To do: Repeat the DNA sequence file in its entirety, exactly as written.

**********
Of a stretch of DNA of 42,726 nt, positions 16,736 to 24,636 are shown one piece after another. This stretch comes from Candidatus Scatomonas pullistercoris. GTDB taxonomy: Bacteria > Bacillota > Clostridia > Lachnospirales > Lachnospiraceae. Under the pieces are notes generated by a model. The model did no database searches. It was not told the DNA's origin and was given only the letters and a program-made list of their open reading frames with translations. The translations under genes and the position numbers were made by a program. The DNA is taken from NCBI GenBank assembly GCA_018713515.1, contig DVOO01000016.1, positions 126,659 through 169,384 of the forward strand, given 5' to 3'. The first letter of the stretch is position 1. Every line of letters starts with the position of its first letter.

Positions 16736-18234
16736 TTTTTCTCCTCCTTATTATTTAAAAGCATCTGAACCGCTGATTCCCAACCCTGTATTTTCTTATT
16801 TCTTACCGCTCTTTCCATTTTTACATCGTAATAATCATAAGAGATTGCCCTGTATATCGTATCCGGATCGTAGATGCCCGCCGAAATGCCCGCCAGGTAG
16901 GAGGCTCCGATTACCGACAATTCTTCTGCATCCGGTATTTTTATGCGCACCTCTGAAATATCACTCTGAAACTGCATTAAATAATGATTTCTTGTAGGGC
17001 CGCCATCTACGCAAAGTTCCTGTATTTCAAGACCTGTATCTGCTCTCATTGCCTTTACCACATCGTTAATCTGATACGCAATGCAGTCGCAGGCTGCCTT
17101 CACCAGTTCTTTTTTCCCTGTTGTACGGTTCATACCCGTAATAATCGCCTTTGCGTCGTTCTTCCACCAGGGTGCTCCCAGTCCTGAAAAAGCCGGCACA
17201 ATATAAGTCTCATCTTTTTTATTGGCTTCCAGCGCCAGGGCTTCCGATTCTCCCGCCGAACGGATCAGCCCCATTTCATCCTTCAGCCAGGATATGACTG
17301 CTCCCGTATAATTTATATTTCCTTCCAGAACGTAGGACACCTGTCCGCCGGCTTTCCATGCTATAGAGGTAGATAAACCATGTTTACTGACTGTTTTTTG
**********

Of a stretch of DNA of 42,726 nt, positions 16,736 to 24,636 are shown one piece after another. This stretch comes from Candidatus Scatomonas pullistercoris. GTDB taxonomy: Bacteria > Bacillota > Clostridia > Lachnospirales > Lachnospiraceae. Under the pieces are notes generated by a model. The model did no database searches. It was not told the DNA's origin and was given only the letters and a program-made list of their open reading frames with translations. The translations under genes and the position numbers were made by a program. The DNA is taken from NCBI GenBank assembly GCA_018713515.1, contig DVOO01000016.1, positions 126,659 through 169,384 of the forward strand, given 5' to 3'. The first letter of the stretch is position 1. Every line of letters starts with the position of its first letter.

Positions 16736-18234
16736 TTTTTCTCCTCCTTATTATTTAAAAGCATCTGAACCGCTGATTCCCAACCCTGTATTTTCTTATT
16801 TCTTACCGCTCTTTCCATTTTTACATCGTAATAATCATAAGAGATTGCCCTGTATATCGTATCCGGATCGTAGATGCCCGCCGAAATGCCCGCCAGGTAG
16901 GAGGCTCCGATTACCGACAATTCTTCTGCATCCGGTATTTTTATGCGCACCTCTGAAATATCACTCTGAAACTGCATTAAATAATGATTTCTTGTAGGGC
17001 CGCCATCTACGCAAAGTTCCTGTATTTCAAGACCTGTATCTGCTCTCATTGCCTTTACCACATCGTTAATCTGATACGCAATGCAGTCGCAGGCTGCCTT
17101 CACCAGTTCTTTTTTCCCTGTTGTACGGTTCATACCCGTAATAATCGCCTTTGCGTCGTTCTTCCACCAGGGTGCTCCCAGTCCTGAAAAAGCCGGCACA
17201 ATATAAGTCTCATCTTTTTTATTGGCTTCCAGCGCCAGGGCTTCCGATTCTCCCGCCGAACGGATCAGCCCCATTTCATCCTTCAGCCAGGATATGACTG
17301 CTCCCGTATAATTTATATTTCCTTCCAGAACGTAGGACACCTGTCCGCCGGCTTTCCATGCTATAGAGGTAGATAAACCATGTTTACTGACTGTTTTTTG